On the importance of being numerate

Numeracy, also called Quantitative literacy and Quantitative reasoning, is a relatively new term describing the applied facets of mathematics in daily life and modern society. The Australian Curriculum defines numeracy as “… the knowledge, skills, behaviours and dispositions … to use mathematics in a wide range of situations. It involves […] recognising and understanding the role of mathematics in the world and having the dispositions and capacities to use mathematical knowledge and skills purposefully” (Australian Curriculum, Assessment and Reporting Authority, 2016a).

Applied mathematics were used in certain professions since pre-historic times. The great ancient civilisations that built perfectly geometric pyramids, temples and planned cities on the river banks of the Nile, Euphrates and Tigris, and Indus-Sarasvati developed an advanced understanding of numbers. However, the conceptional leaps in our theoretical understanding of mathematical concepts, as for example those developed by Thales of Miletus and Pythagoras of Samos in the 6th century BCE, were not widely applied until the Renaissance. Only since the 17th century, did mathematics really start to inform all areas of human endeavour, including the Arts, Humanities, and Science, becoming an increasingly central tool to manage and model our affairs and the environment (Madison & Steen, 2007). Fast forward to the 21st century and mathematics and numeracy are at the core of how individuals and society operate, connecting everything in the ‘Internet of Everything’ (IoE) linking people, things, processes, and ‘Big Data’ (Karvalics, 2014). As a result, numeracy is fast becoming a central pillar of education, with school curricula all over the world being rewritten in its favour.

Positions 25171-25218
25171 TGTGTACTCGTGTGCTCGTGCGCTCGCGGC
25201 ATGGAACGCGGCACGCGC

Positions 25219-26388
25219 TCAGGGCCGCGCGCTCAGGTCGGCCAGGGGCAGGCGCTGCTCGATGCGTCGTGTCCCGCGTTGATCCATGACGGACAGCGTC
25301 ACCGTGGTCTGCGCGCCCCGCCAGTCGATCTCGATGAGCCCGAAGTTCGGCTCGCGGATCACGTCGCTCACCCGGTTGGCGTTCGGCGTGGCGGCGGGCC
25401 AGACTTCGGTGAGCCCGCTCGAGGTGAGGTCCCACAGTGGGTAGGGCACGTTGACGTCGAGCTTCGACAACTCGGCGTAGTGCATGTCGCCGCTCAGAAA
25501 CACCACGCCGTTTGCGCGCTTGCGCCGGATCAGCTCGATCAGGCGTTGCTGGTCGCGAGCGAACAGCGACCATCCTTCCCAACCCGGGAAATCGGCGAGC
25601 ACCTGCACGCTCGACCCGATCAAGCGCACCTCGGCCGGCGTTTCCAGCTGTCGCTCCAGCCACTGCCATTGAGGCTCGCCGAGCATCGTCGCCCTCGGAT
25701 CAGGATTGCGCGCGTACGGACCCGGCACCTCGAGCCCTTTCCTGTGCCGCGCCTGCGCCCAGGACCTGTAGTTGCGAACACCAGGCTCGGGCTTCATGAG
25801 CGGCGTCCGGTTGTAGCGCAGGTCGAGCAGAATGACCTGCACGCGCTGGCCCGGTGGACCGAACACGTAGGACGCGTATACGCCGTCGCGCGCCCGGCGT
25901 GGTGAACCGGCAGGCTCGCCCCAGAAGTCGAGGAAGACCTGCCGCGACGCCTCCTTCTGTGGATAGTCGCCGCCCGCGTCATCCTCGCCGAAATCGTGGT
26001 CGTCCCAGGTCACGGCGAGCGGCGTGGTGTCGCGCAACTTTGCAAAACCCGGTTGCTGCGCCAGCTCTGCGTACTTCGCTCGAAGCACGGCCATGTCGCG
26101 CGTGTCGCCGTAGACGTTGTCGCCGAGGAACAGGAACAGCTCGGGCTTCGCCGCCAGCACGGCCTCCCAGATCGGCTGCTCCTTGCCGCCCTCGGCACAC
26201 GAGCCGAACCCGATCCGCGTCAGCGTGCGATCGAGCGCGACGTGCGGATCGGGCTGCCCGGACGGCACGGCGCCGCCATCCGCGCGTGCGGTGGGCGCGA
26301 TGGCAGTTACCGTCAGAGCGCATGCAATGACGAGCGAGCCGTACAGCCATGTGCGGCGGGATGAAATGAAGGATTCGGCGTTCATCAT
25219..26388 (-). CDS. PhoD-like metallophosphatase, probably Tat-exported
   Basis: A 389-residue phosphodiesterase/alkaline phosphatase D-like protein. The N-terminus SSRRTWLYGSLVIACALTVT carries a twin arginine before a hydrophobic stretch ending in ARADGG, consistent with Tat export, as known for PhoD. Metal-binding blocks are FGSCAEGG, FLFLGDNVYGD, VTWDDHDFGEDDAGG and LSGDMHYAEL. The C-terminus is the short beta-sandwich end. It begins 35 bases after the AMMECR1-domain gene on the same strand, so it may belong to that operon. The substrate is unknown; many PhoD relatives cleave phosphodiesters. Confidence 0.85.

Initially, the term numeracy was introduced within the school context by two influential school reports in the United Kingdom (UK) in 1959 and 1982, defining numeracy skills relating to what students “can do” with mathematical knowledge, as opposed to what mathematics students “know”. Since the beginning of the new millennium, the OECD Program for International Student Assessment (PISA) started assessing numeracy skills internationally, thereby further promoting its prominence in curricula (Madison & Steen, 2007). This post outlines the importance of being numerate for the individual and society at large, and discusses the role that we can play as effective primary school teachers in developing critical numeracy skills in our students.

The importance of numeracy skills for the individual